He allows his bitterness to take control and blames God for all the destruction caused by the Nazis. The Day of Atonement arrives, and Eliezer’s father does not allow him to fast. However, Eliezer decides to turn this into a “symbol of rebellion, of protest against Him” (69). He no longer accepts God’s silence, and he decides to no longer accept
In Chapter 43 of Second Isaiah, the prophet argues that “even when proper sacrifices have been offered, they have not been satisfying because of other iniquities” (Ackerman 1016). The people of Israel believe that if they do everything they can to make sure that their sacrifices are worthy and appropriate, God will accept them. However, Isaiah points out that the behavior and actions beneath the sacrifice will not be ignored. Similarly, in Chapter 58 of Third Isaiah, the Lord speaks to the prophet and seeks to define what is considered false and true worship. According to the book of Third Isaiah, “The Lord rejects fasting that is accompanied by oppression (v.3) and strife (v.4).” (Ackerman 1037).
He believes he is serving justice and doing the right thing but in reality he is carrying out his own form of justice. Nathan believes that he doesn’t have to be compassionate or caring for the Congolese as long as he is spreading the word of God. He uses this ideology to justify his action and to drive himself on his quest. This relates to the poem. “A White Man’s Burden” by Rudyard Kipling because Nathan and Kipling both believe they are doing what they have to do.
None of Odysseus’s men were really loyal to him because of their lack of obedience and honesty. In this episode the men learn that their disobedience causes them their lives when Helios the sun god realizes his scared cattle had been killed. Helios furious goes to Zeus and begs him to punish Odysseus’s men, or he will take the sun and go “down to the House of Death and blaze the sun among the dead” (Odyssey 12. 412). Zeus with no choice left but to punish Odysseus’s men whips up a storm and strikes his thunder bolt to destroy Odysseus’s ship soon after they leave the island.
As David was the leader, his word was law. It was believed that God spoke to him, so each spoken word coming from him was a message from God. A situation that led to the Davidians downfall was David's apocalyptic beliefs. He spoke of the world turning against the Cult and not accepting them. In response he obtained firearms, explosives and such.
Driven by hunger, the men ignore his warnings to not feast on the cattle. The mutiny angers Helios who threatens to cease shining if he receives no payment. In the text it states, “The disobedience angers the sun god, who threatens to stop shining if payment is not made for his lost cattle” (p.g 937). To mollify Helios’ anger, Zeus sinks Odysseus’ ship. All the men die except for Odysseus.
For example, Reverend Hale, after questioning John Proctor about why his last born son isn't baptized, he gets,"I see no light of God in the man"(1242) as a comment. Hale response seriously with, "The man's ordained, therefore, the light of God is in him." (1242) Hale was new, so he didn't understand that the preacher John was talking about, Parrish, was a greedy,prideful, and selfish man, though the audience and John knew.Outward appearances in people may be extremely contrasted to the inward truth of the person...someone could be smiling and laughing, but inward could be miserable. The abundant examples of irony in Arthur Miller's play The Crucible hints that appearances can often be deceiving from reality. Verbal irony has created confusion and suspicion because people say things, when they mean an entirely different definition.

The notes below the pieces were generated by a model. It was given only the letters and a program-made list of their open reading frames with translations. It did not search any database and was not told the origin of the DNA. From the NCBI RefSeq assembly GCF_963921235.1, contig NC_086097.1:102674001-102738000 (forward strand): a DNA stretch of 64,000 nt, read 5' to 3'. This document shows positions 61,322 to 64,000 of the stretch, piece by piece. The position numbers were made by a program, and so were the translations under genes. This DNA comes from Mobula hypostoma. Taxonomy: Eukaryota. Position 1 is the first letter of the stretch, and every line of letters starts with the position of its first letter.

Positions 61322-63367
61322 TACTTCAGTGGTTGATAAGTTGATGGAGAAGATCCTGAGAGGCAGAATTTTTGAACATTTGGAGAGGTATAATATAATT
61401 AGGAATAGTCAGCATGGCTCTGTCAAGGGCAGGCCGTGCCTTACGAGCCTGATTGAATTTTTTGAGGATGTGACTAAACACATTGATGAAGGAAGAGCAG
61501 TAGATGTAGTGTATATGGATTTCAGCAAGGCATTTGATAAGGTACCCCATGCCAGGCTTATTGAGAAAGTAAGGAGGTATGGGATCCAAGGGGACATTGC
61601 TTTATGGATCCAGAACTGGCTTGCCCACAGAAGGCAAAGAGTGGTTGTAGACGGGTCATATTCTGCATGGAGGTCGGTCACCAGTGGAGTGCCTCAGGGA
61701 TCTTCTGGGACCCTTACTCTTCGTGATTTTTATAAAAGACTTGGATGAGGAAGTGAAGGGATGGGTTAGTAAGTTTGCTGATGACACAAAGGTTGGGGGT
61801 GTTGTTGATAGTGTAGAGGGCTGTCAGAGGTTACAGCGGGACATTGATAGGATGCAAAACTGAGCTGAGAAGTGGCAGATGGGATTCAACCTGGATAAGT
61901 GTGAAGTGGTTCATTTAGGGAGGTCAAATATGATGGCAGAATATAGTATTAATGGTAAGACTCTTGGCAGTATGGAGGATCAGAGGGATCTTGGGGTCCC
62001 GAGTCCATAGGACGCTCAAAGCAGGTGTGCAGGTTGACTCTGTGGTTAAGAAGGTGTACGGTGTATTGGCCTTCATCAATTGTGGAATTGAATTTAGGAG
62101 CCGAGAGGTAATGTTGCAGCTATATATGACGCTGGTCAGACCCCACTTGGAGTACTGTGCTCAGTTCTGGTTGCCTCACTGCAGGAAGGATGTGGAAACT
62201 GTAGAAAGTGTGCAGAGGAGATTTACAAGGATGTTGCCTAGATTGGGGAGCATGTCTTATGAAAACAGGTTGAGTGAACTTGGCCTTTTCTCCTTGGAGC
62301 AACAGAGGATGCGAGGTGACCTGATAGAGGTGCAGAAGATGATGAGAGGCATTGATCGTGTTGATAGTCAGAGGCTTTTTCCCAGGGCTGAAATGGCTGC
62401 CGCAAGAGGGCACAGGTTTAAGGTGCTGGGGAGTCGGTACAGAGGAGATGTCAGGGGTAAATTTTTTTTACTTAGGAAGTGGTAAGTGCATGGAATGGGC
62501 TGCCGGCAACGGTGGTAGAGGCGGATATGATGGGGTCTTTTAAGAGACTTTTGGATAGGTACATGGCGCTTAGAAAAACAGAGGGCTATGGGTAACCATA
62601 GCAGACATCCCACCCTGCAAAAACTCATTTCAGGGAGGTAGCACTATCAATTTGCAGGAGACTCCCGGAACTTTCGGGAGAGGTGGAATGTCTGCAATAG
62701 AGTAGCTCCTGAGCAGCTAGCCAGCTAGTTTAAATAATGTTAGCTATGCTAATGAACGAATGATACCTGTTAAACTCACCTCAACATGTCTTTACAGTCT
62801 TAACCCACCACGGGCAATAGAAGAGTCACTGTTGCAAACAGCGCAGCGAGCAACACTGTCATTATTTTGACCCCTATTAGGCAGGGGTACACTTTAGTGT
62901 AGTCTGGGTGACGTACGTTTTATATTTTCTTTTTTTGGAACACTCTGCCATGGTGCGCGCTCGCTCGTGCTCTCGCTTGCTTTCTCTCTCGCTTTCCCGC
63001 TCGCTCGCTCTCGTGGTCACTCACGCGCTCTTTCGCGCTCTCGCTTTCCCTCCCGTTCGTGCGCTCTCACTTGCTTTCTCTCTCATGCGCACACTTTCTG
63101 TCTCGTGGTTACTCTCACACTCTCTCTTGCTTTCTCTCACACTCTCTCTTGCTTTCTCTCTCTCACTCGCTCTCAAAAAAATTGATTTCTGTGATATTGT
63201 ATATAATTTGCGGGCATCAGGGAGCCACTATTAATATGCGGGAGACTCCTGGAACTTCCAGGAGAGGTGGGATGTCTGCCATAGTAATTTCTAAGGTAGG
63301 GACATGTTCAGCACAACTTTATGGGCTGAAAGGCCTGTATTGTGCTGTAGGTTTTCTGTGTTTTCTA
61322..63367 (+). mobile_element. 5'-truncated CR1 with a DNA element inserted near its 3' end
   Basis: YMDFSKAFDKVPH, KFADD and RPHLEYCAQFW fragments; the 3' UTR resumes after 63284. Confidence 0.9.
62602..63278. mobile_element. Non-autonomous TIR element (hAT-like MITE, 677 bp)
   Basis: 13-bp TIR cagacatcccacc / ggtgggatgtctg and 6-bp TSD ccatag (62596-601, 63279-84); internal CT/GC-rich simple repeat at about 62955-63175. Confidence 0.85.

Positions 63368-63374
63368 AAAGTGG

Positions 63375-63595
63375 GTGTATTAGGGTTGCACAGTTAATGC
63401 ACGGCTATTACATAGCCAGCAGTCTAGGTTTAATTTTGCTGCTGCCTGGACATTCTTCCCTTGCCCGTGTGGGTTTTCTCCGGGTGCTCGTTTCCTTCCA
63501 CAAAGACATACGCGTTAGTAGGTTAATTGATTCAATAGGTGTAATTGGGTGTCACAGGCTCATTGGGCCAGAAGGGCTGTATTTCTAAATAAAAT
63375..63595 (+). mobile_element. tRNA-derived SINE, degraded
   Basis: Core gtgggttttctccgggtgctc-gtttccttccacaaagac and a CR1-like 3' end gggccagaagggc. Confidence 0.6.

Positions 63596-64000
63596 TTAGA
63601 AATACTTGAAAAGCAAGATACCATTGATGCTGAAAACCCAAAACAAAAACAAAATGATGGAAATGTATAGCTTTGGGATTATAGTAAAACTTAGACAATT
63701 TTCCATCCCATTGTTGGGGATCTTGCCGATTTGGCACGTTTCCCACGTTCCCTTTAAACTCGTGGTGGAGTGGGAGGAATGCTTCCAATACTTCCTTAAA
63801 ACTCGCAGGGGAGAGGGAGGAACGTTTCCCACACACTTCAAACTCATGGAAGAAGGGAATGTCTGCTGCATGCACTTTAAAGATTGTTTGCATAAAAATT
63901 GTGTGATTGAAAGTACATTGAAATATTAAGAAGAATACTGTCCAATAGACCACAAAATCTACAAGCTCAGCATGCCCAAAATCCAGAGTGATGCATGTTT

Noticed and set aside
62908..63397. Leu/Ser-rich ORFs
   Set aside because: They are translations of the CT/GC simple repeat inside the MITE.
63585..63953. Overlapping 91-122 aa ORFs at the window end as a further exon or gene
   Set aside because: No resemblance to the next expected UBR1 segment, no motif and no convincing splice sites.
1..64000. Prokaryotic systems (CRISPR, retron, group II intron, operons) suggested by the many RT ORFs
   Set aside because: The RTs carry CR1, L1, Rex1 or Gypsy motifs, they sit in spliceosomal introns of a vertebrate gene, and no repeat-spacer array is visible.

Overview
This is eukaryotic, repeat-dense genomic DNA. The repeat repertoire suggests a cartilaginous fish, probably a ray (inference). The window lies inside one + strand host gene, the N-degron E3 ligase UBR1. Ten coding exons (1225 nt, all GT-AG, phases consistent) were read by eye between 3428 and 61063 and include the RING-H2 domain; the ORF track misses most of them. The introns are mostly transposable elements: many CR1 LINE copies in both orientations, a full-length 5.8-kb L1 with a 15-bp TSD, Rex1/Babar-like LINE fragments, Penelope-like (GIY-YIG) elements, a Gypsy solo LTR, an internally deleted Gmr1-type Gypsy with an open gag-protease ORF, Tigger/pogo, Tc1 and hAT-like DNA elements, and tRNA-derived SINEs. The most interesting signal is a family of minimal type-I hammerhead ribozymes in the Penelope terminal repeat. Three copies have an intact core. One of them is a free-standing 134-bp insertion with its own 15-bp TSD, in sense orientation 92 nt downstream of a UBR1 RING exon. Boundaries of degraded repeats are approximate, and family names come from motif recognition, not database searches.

The coming of Christ had a purpose, namely to serve the Lord and carry on his work. Similarly, we get the prophecy of Christ works as a priest (Psalms 110:4; Hebrew 5:6,10). Similarly, the Messianic Psalms included a prediction of the rejection of Christ. Christ was rejected by the Jews just as it was written in Psalms 118:22-23; Matthew 21:42; Mk. 12:10-11: “The stone which the builders rejected is become the head of the corner”.
Obedience is Better than Sacrifice 1 Samuel 15: 20 – 28 In this passage, Saul’s obedience was again tested and again he failed. He has no power, even his kingly power, to alter God-given instructions to suit himself (vv. 4-9) • God commanded King Saul (v. 3) to attack and kill the Amalekites for what they did to Israel when they intercepted them as they came up from Egypt. • God’s instruction is “to attack the Amalekites and totally destroy everything that belongs to them. Do not spare them; put to death men and women, children and infants, cattle and sheep, camels and donkeys.
10) Line Genesis 2: 16-17 “And the Lord God commanded the man, saying, “You may surely eat of every tree of the garden, but of the tree of the knowledge of good and evil you shall not eat, for in the day that you eat of it you shall surely die” suggest that God gives us free will and everything but as long as we follow the rules of God we can get everything we need. After Adam and Eve didn’t follow the rules of God humans were kicked out of the garden. Lines like 10) Genesis 9:11: “Never again will all life be destroyed by the waters of a flood; never again will there be a flood to destroy the earth.” Suggest how evil is not created by god but was caused by humans therefor it is fault and our responsibility to fix it. To concludes these lines of the bible suggest that if we use our free will to cause suffering we have to use our free will to stop the